This study will produce knowledge of the mechanisms and principles necessary for the successful development and implementation of behavioral interventions using TMs to enhance multidisciplinary team communication in NHs. Knowledge of these principles will make it easier to predict who might respond well to a future intervention and who might not, so that the intervention might be better personalized and given only to those who are likely to benefit from it . Findings from this study, specifically the 4M structured language ontology, could also inform TM interface design, creating the opportunity for standardized, seamless portability of information centered around what matters to older adults. The idea is to address, as much as possible, issues of real-world fidelity and the ability to implement before the intervention is studied at later stages to maximize the chances of success. This approach aligns with the National Institute for Aging Stage Model for Behavioral Intervention Development, with the proposed project falling between stages 0 and 1A [ ]. Demonstrating how the 4Ms are represented in TMs must be done before intervention development (stage 0). Understanding how the presence of the 4Ms in TMs relates to avoidable hospitalizations among NH residents with ADRD will inform the evidence base regarding future scalability (stage 1A). Without this knowledge, NHs will continue to rely on ineffective and outdated communication methods that fail to account for evidence-based elements of age-friendly care.
This study will generate knowledge that will have far-reaching implications for NH residents with ADRD. Nonetheless, there are potential limitations to generalizability to consider. Our data set is limited to NHs that participated in the CMS demonstration project. The NHs that participated in the project each had an APRN working as an essential staff member in the facility. Not all NHs have an APRN presence in the facility, so generalizability beyond NHs with this support in place could be limited. To address this limitation, we will consider the wide variability of the use of TMs among APRNs. For example, in our pilot analysis using 6 months of TM data, we found the total number of TM sent by APRNs ranged from 0 to 607 . In the CMS demonstration project, data were captured only for residents who had a NH-to-hospital transfer, so comparing residents who transferred to those who were not transferred is not possible from this data set. To address this limitation, we will compare transfers according to whether they were considered avoidable or unavoidable.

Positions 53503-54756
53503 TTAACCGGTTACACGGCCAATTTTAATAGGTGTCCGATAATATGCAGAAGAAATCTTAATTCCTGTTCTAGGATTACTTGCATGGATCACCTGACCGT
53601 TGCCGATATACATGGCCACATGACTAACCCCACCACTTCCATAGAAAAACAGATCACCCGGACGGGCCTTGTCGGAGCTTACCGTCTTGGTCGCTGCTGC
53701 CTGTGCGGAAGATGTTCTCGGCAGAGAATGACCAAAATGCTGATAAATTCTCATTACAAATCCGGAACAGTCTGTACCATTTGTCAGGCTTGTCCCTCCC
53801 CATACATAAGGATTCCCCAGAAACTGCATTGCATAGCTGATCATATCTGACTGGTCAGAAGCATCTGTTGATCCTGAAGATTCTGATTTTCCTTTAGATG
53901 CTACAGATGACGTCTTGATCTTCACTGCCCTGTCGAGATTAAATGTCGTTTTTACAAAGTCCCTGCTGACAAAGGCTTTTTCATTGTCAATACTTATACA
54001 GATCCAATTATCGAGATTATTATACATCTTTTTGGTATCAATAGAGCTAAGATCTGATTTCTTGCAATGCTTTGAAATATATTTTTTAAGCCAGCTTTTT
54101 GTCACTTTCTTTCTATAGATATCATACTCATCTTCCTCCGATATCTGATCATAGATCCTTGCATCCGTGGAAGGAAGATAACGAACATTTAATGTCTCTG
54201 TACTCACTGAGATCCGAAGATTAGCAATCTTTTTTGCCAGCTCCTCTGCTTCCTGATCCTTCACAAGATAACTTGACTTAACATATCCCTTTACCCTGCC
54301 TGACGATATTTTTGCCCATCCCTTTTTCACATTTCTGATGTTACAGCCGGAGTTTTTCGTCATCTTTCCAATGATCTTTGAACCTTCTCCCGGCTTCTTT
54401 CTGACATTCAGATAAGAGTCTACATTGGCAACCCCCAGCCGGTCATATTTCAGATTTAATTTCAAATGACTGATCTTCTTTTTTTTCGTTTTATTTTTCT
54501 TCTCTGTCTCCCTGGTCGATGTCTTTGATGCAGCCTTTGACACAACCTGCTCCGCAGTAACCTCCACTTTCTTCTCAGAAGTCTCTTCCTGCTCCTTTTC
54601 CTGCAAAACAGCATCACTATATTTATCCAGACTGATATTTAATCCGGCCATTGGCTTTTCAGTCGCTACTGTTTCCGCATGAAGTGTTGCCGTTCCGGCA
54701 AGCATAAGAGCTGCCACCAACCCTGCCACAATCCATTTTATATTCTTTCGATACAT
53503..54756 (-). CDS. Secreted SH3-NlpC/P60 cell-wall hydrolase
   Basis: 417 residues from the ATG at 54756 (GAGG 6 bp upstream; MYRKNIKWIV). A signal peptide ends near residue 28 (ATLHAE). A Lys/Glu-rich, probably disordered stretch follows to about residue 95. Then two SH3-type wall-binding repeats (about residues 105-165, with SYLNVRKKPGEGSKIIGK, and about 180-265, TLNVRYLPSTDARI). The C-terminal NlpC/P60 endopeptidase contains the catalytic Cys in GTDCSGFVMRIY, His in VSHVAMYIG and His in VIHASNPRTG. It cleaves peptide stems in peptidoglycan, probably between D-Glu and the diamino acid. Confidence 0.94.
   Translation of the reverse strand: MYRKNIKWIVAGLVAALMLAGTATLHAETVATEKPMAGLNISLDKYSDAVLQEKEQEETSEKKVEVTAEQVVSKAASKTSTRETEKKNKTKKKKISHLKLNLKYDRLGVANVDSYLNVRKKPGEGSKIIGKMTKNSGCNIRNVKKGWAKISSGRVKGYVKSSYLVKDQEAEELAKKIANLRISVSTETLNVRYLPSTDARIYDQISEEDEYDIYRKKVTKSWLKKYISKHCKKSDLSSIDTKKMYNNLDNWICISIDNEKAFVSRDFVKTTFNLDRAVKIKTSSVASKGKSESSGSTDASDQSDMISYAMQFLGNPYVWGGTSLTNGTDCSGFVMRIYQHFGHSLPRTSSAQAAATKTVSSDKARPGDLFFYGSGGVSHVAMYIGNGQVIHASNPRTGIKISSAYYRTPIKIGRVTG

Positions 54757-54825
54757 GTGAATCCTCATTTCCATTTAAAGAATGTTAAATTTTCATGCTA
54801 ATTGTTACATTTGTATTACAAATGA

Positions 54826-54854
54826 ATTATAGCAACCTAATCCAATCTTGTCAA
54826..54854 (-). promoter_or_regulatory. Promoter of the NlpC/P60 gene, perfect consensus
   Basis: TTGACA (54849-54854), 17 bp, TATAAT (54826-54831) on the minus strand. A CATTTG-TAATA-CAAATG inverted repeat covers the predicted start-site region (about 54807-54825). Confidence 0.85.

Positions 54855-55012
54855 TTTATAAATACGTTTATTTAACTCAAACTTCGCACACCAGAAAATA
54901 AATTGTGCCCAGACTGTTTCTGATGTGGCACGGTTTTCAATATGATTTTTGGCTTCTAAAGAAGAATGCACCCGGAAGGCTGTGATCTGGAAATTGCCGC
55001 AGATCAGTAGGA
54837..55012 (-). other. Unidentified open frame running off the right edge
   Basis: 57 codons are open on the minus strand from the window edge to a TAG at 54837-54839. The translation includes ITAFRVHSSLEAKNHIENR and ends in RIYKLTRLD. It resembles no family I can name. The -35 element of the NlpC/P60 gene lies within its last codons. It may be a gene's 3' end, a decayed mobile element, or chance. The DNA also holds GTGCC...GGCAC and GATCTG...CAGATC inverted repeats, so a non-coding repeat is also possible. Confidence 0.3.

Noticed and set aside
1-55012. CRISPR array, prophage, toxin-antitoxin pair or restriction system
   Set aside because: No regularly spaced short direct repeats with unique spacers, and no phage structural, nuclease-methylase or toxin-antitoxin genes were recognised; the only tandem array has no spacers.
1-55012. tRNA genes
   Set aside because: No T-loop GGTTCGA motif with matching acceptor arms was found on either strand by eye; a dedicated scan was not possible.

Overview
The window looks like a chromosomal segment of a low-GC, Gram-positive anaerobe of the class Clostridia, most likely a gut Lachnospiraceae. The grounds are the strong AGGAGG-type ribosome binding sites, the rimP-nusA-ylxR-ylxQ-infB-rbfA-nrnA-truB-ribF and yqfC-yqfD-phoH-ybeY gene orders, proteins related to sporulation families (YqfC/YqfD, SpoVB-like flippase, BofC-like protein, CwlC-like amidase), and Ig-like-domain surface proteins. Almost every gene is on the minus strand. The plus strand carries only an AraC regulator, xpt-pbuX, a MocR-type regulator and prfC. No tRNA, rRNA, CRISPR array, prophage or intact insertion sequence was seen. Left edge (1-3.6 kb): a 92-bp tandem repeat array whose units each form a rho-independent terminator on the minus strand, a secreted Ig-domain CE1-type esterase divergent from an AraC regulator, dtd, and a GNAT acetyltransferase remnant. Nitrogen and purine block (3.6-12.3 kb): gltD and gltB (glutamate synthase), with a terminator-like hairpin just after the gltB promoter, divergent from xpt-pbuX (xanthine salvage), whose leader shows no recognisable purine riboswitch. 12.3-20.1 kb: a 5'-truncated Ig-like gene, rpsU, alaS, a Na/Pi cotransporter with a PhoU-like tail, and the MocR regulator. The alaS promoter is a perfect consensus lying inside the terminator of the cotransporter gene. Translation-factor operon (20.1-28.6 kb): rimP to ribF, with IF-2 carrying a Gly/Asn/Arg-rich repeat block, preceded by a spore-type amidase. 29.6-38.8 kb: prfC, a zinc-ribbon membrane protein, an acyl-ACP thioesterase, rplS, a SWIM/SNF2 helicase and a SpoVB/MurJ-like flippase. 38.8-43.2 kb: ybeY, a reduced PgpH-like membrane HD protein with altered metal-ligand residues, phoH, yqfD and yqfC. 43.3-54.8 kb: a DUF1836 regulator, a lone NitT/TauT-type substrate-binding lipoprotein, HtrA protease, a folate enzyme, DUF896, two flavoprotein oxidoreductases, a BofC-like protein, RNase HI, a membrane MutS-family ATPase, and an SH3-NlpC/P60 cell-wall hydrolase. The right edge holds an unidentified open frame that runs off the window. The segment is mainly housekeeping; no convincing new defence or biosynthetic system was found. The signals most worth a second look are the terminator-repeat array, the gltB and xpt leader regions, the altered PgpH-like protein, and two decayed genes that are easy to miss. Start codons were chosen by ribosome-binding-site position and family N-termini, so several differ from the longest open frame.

In some cases, NH-to-hospital transfer is appropriate and necessary. Our focus on reducing avoidable NH-to-hospital transfers accounts for this limitation. Although our data set includes novel components, including TMs sent and received between a multidisciplinary care team, resident characteristics, and transfer data, it does not include direct communication with family members of NH residents. To address this limitation, we will account for indirect family communication. For example, family preferences were frequently mentioned in TMs shared among the care team and can be conceptualized with “what matters.” Finally, while the focus of the proposed study is improving communication using TMs, we recognize other factors such as staffing, workload, and skill mix of the NH staff could impact the outcome, that is, avoidable NH-to-hospital transfers. To address this limitation, we will use SNA, which accounts for skill mix by identifying roles (eg, MD, registered nurse, licensed practical nurse, and certified nursing assistant), interactions between social positions and groups, and relationships among groups.